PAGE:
Being forced to select a gender prevented Gabriel Schepens from getting paid under the problem-plagued Phoenix pay system.
“They just kind of shove you into whichever box they prefer at the time,” said Schepens, a University of Alberta student, who identifies as gender non-binary.
“This is not good enough.”
It’s been more than three years since the launch of Phoenix, the IBM-customized system that went live on Feb. 24, 2016.
Since then, tens of thousands of federal workers have been either overpaid, underpaid or not paid at all.
Media have reported countless stories of workers losing their vehicles or even their homes and student employees forced out of school when they were unable to pay tuition.
For Schepens, the problems started in early February with a tiny box on a Phoenix document.
‘Forced to choose’
Pay transfers from Schepens’ job as a student employee for Parks Canada in Vancouver were not being processed because Schepens marked the gender box with an X.
The system only had options for male or female.
“In the personal information form, it had a blank space and so I put an X, because that’s the gender I have on my government drivers license and that’s how I identify,” Schepens said.
“Apparently, the software rejected my profile because of a gender error and no one was able to override that to rectify the situation.”
Schepens immediately informed the manager at Parks Canada, who contacted human resources.
Schepens was told to get paid, one of the boxes must be chosen, a rule which applies to all federal government employees.
“My boss, she had been asked to tell me that I would have to choose a gender in order to get paid,” Schepens said. “They put a gender down for me. I don’t even know which one they put.”
Schepens started getting paid a week later, but it would take nearly two months for the gender information to be officially corrected within the pay system.
“Because I kicked up a stink, I was getting these strange cheques from the Government of Canada but it wasn’t a true paycheque,” Schepens said.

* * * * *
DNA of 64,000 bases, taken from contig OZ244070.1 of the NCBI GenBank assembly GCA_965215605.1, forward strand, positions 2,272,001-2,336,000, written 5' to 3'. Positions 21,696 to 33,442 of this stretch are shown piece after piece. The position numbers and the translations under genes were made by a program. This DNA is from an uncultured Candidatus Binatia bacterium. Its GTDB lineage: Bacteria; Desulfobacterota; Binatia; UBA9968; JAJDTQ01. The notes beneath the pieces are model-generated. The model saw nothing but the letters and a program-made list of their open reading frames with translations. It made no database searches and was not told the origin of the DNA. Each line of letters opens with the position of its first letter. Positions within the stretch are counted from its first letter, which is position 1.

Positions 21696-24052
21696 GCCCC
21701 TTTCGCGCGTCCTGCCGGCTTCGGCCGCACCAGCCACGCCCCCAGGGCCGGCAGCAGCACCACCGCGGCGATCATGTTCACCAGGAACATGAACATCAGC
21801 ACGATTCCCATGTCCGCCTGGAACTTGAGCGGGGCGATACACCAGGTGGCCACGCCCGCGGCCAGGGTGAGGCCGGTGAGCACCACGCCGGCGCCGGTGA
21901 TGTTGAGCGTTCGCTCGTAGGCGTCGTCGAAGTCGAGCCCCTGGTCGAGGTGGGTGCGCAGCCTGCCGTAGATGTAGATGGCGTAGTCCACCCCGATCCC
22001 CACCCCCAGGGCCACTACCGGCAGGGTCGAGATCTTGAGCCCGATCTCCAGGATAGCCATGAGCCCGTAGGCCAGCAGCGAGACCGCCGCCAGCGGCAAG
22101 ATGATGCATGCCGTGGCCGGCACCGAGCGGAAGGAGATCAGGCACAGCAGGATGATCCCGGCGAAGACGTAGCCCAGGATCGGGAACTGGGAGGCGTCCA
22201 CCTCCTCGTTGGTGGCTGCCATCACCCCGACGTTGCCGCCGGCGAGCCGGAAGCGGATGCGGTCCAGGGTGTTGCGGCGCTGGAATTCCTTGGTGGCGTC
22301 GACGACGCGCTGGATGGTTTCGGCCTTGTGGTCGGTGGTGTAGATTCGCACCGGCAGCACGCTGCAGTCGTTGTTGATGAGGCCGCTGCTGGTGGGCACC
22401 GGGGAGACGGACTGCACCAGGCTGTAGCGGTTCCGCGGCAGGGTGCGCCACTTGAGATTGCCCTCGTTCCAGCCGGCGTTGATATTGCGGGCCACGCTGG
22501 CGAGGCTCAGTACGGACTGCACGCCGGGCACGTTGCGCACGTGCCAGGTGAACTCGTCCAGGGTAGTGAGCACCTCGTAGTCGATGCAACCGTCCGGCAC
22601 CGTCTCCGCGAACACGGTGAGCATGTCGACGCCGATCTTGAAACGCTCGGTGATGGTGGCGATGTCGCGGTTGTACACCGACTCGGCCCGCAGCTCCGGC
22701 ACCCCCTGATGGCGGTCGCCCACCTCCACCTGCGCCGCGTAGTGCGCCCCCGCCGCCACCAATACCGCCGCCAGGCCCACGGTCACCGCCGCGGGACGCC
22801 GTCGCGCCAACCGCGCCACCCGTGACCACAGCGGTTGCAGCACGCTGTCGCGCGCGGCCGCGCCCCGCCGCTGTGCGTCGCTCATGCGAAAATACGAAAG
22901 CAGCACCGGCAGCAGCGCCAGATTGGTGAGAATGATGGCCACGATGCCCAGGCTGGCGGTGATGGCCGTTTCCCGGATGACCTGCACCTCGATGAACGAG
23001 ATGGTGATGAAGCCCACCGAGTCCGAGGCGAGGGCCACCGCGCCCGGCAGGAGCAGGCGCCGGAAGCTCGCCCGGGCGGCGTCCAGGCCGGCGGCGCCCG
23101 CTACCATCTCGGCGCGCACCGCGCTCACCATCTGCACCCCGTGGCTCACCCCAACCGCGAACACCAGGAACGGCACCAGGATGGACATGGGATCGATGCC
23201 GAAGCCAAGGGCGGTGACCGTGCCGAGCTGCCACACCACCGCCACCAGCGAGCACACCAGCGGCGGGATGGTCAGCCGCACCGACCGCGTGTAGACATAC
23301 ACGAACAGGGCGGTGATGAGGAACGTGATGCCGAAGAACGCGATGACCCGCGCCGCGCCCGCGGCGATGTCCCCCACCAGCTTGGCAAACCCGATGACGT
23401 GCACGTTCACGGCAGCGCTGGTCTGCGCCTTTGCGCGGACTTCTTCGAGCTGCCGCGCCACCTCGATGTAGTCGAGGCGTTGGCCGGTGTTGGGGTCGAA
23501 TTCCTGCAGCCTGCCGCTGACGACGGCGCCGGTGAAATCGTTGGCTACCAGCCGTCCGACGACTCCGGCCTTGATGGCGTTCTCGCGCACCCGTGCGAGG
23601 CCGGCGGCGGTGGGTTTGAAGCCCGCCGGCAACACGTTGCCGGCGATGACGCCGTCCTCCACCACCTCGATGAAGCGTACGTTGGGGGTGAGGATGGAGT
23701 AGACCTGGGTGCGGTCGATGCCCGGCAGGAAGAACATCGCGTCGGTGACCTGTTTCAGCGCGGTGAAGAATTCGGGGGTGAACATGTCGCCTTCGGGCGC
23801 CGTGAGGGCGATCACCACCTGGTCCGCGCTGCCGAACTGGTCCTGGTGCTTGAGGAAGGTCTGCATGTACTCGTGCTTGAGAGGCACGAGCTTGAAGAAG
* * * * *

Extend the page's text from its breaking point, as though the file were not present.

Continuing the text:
“They had not been able to navigate the system so they sent me a traditional cheque.”
In a statement to CBC News, Parks Canada said members of the LGBT2SQ+ community are valued employees and visitors, and ensuring employee files are handled “promptly and accurately is a priority.”
“Parks Canada said it is committed to working together with Public Services and Procurement Canada (PSPC) to resolve issues,” the emailed statement reads.
The PSPC is in charge of stabilizing the current Phoenix system as the federal government forges ahead to replace the Phoenix payroll system entirely.
While Schepens’s issues with Phoenix were short-lived, Schepens remains concerned about other LGBTQ employees caught up in similar problems.
People should be given the freedom to express their true gender identity, Schepens said.
All government agencies should have a third gender identifier — something beyond checking off “male” or “female” on a form, Schepens said.
“They put my gender as unknown and that means to me, that there is not a gender neutral option.
“There must be more than one person who probably runs into this. And it’s weird because when we made the inquiry, the pay system people said that this had never been a problem before.
“That makes me think that everyone else just understood that they were forced to choose and never stood up for themselves.”
It’s not the first Schepens has encountered problems.
People are still required to identify as male or female for Alberta health coverage and Schepens often struggles to book flights with airlines due to the lack of diverse gender identifiers available on the paperwork.
“The federal government recently listed gender identity as part of the human rights protections in Canada but it’s just a show at this point,” Schepens said.
“Nothing they are in charge of, like the Phoenix pay system and the health system, has changed and it seems like they aren’t too keen to have someone push back.”